Millennials Started Saving for Retirement 9 Years Earlier than Boomers. But Is It Enough?

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  • A Schwab study shows that millennials started saving for retirement almost a decade earlier than boomers.
  • Millennials have different priorities from boomers -- they are less likely to own property, and more likely to use new technology.
  • The power of compound interest means that every year of investing can make a big difference to the total when you get old.

Millennials may have started preparing for old age earlier, but many of them worry they should spend more time managing their finances.

A recent study by Schwab showed big differences in the way millennials and baby boomers think about their golden years. Born between 1981 and 1996, the oldest millennials are now entering their 40s, meaning the prospect of retirement is inching ever closer.

The challenge is that by the time millennials retire in 30, 40, or even 50 years' time, the world will likely be a very different place. The cost of living keeps rising, our attitude toward work is changing, and millennials could be about to experience their second serious recession. So, how prepared are millennials for old age? And how much of our current thinking about financial stability and retirement planning will still apply?

Millennials value freedom over stability

The Schwab study used a mix of information, including a questionnaire, its own data, and third-party research. It showed that millennials are less likely than boomers to own homes, and more likely to pursue new experiences in later life.

Where boomers value financial stability, millennials are more likely to value financial freedom, aiming to instead use their savings to pursue their passions. Millennials are more driven by ways of using new technology, and derive satisfaction from having solid relationships rather than money in the bank. Millennials are 150% more likely to invest in cryptocurrency than boomers.

Millennials started saving for retirement nine years earlier than most boomers. But that doesn't mean they feel ready for old age. Over 40% of millennials said they'd like to spend more time on their investments. In contrast, boomers were more likely to feel they spent enough time investing their money. Plus, more than half of millennials said they frequently experienced feelings of worry, anxiety, or sadness.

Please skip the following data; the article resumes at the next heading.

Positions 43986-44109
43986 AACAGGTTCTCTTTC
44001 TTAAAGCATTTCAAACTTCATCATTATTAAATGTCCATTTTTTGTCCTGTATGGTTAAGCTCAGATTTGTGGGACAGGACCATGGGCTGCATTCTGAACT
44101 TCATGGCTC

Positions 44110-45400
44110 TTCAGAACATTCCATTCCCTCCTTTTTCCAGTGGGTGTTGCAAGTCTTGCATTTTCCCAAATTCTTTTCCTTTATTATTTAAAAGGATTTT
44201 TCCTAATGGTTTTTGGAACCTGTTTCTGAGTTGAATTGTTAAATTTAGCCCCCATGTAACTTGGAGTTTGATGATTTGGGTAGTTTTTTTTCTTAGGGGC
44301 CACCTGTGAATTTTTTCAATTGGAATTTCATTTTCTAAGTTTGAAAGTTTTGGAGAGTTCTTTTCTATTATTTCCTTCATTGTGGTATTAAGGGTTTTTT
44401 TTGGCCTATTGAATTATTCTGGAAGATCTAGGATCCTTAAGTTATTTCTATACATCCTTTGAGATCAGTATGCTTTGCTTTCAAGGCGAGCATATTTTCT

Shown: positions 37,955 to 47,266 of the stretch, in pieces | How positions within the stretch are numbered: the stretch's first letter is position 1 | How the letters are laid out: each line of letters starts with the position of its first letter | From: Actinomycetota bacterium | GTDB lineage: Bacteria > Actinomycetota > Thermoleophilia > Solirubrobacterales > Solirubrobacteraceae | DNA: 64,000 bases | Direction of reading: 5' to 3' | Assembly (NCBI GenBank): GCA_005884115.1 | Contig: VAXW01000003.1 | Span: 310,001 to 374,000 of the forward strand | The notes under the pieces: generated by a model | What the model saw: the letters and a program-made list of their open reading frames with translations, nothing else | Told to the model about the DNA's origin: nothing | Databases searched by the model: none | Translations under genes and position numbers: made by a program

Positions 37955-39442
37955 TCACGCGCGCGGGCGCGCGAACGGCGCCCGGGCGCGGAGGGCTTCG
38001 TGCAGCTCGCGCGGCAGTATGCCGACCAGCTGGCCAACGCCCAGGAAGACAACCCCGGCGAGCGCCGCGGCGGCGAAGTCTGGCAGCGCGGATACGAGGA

Preparing for retirement, whatever age you are

You may not know what shape your old age will take. Perhaps you'll be traveling the world. Perhaps we'll all be spending our time in virtual worlds. Perhaps we'll have overcome another pandemic or climate-related issues. The world has changed so much in the past few decades, it's hard to imagine what it will be like by the time we retire.

There are no certainties, but putting money into a retirement fund now could give you the best chance to manage whatever happens as you age. Whether you're a millennial, Gen Z, or Gen X, saving money today is a gift to your future self. It might give you the freedom to be flexible and live as and where you want to. It might allow you to handle medical emergencies or longer-term health conditions while maintaining the quality of life you desire.

The earlier you start your retirement savings, the more time it will have to compound and the more it will be worth when you retire. Let's say you invest $10,000 into a retirement fund in your 20s and don't touch it until you retire. The power of compound interest means that if your money gains an average of 7% a year, that $10,000 could be worth over $200,000 when you're 70. That's 20 times what you put in. There are no guarantees, but historically, the S&P 500 has produced returns of around 9% or 10%. If you wait until your 40s to invest that same $10,000, by the time you are 70, it would only be worth around $50,000, assuming the same 7% rate.

If your employer offers a 401(k) plan, make sure you max out your contributions. Not only can you defer taxes, but if your employer matches what you put in, you're also benefiting from what's essentially free money. If that's not the case for you, look into other tax-advantaged retirement accounts such as an individual retirement account (IRA).

Bottom line

There are so many demands on our wallets each month that it's difficult to put money aside for your old age. You might think you can make up your retirement savings later in life, or decide you want to enjoy your money while you are young. But the length of time you leave money untouched to compound can have such a dramatic impact that it's worth re-jigging your budget today so you can benefit.

If you put aside a small percentage of your income every month for your whole career, you'd be amazed at how much it would be worth by the time you retire. As such, the most important piece of information in Schwab's study is that millennials started putting money aside for retirement almost a decade before boomers did. Hopefully that'll help them deal with anything life throws at them.

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